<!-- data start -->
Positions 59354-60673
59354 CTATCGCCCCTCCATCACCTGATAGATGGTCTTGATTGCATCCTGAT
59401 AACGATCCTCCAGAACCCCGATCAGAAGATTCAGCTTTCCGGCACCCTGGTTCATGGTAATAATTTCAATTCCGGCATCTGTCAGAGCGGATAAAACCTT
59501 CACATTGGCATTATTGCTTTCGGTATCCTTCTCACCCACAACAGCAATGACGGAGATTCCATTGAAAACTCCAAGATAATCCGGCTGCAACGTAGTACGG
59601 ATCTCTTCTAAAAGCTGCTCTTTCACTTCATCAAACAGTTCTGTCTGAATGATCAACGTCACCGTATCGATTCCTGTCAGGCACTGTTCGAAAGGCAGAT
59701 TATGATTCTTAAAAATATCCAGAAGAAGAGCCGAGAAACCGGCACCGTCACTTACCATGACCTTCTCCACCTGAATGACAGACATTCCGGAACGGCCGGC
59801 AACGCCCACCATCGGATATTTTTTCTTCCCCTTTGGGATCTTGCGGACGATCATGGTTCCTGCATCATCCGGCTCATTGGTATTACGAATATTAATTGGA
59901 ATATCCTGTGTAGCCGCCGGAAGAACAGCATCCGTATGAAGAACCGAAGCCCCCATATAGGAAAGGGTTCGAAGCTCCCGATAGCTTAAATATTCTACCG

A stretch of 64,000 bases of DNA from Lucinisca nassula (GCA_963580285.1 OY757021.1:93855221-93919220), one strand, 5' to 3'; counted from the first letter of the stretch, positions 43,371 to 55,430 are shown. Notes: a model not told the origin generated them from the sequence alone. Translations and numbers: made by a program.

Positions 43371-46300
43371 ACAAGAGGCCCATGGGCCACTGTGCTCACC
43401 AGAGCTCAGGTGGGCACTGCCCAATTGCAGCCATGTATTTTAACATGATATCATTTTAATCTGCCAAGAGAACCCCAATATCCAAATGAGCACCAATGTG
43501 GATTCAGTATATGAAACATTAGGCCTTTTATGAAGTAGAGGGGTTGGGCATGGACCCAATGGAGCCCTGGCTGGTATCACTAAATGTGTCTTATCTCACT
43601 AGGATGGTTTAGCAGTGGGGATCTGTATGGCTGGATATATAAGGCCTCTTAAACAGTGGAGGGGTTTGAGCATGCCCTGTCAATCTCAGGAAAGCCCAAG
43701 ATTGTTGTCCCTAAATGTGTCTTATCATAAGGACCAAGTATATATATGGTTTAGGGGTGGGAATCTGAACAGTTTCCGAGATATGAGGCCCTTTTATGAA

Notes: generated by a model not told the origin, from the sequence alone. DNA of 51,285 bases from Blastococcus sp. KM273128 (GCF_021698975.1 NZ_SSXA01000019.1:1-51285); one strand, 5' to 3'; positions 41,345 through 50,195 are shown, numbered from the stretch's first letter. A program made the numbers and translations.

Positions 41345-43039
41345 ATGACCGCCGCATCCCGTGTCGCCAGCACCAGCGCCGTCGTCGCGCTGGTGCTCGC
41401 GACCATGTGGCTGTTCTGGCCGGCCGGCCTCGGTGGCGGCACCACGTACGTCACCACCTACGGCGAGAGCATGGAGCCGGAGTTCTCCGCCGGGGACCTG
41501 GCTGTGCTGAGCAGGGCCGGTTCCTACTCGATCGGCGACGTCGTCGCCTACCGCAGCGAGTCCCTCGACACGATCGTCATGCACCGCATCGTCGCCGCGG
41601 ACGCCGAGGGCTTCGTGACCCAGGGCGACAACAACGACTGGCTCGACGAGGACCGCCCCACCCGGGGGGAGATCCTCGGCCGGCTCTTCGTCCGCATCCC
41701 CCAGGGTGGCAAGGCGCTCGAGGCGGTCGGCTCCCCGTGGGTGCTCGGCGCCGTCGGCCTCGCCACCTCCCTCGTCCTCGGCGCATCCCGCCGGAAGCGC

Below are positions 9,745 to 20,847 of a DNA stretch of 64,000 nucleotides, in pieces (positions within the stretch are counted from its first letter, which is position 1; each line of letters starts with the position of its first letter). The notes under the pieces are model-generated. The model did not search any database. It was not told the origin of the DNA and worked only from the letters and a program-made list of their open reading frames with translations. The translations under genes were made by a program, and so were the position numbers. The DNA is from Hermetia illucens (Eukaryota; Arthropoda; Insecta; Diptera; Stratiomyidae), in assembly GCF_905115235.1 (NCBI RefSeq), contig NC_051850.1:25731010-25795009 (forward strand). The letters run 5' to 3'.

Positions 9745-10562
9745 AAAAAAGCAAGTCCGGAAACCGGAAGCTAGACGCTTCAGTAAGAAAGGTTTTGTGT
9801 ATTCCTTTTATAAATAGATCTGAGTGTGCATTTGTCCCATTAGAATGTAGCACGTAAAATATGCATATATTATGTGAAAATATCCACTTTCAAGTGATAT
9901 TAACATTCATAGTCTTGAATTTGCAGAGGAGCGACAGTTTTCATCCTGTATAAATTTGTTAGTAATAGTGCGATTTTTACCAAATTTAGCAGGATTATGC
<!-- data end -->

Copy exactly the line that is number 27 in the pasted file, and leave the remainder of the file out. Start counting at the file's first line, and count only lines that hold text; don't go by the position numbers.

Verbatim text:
9901 TAACATTCATAGTCTTGAATTTGCAGAGGAGCGACAGTTTTCATCCTGTATAAATTTGTTAGTAATAGTGCGATTTTTACCAAATTTAGCAGGATTATGC